vulnerability by making the files with unsupported BPS values as
invalid. This avoids all decoding and rejects the file in the very
early phase of its loading.
Figure 5: Rendering of CVE-2020-1397
Unlike the previous vulnerability, the difference in the output is
quite limited in this one, as seen in Figure 5. One of the simpler
root cause analysis techniques that can be used to figure out a
specific type of uninitialized memory usage is comparing execution
traces of runs that produce two different outputs. This specific
technique can be helpful when an uninitialized variable causes a
control flow change in the program and that causes a difference in the
outputs. For this, a binary instrumentation script was written, which
logged all the instructions executed along with its registers and
accessed memory values.
Diffing two distinct execution traces by comparing the instruction
pointer (RIP) value, I found a control flow change in windowscodecs!CCCITT::Expand2DLine due to a usage
of an uninitialized value. Back tracing the uninitialized value using
TTD trace was exceptionally useful for finding the root cause. The
following section shows the allocation, population and use of the
uninitialized value, which leads to the control flow change and
deviance in the pixel outputs.
0x400 bytes of memory, as shown in Figure 6.
//Uninitialized memory after
Figure 6: Allocation of memory
Partially Populating the Buffer
0x10 bytes are copied from the input file to this allocated buffer
by TIFFReadRawStrip1. The rest of the buffer remains uninitialized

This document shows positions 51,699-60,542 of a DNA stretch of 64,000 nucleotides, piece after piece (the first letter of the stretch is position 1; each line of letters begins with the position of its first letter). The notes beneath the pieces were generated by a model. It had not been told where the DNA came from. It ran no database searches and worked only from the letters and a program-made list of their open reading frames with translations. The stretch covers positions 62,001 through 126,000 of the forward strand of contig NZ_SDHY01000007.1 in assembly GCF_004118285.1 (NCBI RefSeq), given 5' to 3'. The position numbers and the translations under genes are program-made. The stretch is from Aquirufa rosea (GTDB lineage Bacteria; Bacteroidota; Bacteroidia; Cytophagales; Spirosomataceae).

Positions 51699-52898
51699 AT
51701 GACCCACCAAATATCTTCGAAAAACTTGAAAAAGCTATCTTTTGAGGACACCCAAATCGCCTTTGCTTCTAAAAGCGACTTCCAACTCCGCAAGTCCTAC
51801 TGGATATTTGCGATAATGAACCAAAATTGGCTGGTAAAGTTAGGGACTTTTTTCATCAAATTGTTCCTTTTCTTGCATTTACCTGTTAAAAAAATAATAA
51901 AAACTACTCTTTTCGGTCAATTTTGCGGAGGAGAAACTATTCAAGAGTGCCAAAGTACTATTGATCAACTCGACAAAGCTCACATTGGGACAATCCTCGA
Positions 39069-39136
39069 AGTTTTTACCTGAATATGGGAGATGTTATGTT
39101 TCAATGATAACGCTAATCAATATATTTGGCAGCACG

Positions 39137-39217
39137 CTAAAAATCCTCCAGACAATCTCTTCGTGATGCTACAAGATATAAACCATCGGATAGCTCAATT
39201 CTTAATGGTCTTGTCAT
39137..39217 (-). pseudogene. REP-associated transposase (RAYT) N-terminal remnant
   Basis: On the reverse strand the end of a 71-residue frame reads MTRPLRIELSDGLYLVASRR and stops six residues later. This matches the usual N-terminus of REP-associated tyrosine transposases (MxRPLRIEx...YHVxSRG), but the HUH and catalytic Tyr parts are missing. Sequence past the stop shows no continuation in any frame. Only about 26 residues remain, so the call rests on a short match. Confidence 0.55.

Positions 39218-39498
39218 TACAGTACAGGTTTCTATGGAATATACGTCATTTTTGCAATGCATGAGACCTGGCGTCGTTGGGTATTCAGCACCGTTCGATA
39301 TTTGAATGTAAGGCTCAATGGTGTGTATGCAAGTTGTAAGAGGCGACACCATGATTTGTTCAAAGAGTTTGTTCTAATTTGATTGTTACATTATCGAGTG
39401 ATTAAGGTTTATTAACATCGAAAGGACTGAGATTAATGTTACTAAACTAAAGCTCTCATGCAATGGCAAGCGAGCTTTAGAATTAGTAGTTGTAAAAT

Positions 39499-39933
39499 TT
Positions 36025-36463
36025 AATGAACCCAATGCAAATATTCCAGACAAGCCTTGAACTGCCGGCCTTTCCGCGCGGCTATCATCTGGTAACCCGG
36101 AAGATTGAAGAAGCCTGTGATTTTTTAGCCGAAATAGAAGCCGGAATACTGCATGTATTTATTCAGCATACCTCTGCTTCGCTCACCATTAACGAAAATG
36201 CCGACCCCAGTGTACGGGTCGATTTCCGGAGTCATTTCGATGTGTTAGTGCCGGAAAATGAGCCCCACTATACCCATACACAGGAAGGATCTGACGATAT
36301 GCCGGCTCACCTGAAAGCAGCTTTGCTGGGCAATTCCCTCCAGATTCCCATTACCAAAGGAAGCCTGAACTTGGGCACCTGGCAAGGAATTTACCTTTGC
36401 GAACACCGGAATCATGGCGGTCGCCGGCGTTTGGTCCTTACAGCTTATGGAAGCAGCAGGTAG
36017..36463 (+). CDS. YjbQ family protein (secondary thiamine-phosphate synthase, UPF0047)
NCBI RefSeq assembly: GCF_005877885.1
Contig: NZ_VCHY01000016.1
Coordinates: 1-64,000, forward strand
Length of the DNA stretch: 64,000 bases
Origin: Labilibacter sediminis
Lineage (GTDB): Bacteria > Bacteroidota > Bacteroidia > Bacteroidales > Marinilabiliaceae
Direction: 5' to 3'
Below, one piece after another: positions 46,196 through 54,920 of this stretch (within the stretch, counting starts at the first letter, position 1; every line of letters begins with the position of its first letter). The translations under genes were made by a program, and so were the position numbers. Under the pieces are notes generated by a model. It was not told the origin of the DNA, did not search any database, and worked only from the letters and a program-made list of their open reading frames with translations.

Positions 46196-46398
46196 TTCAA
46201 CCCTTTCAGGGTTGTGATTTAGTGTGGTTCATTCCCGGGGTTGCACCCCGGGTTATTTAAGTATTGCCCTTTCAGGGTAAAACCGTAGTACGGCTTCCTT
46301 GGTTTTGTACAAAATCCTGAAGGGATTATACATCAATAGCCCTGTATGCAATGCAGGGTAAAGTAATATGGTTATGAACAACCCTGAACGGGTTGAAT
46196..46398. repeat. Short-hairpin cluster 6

with random values, as shown in Figure 7.
if ( !TIFFReadBufferSetup(v2, a2,
0:000> db 00000297`44382140
Figure 7: Partial population of memory
Use of Uninitialized Memory
0:000> db 00000297`44382140
Figure 8: Reading of uninitialized value
Depending on the uninitialized value (Figure 8), different code
paths are taken in Expand2DLine, which will change the output pixels,
as shown in Figure 9.
if ( v11 !=
1 || a2 )
*++allocBuffer | (unintValue << 8); // uninit
unintValue <<= 8;
v16 += 8;
v29 = unintValue
>> (v16 – 8);
dependentUninitValue = *(l +
2i64 * v29);
*(l + 2i64 * v29 + 1);
if ( dependentUninitValue
>= 0 ) // path 1
if ( dependentUninitValue < ‘xC0’ )
return 0xFFFFFFFFi64; // path 2
if ( dependentUninitValue <= 0x3F )
// path xx
Figure 9: Use of uninitialized memory in if conditions
Microsoft decided to patch this vulnerability by using calloc instead of malloc, which initializes the allocated memory
Part Two of this blog series presents multiple vulnerabilities in
Windows’ built-in image parsers. In the next post, we will explore
newer supported image formats in Windows such as RAW, HEIF and more.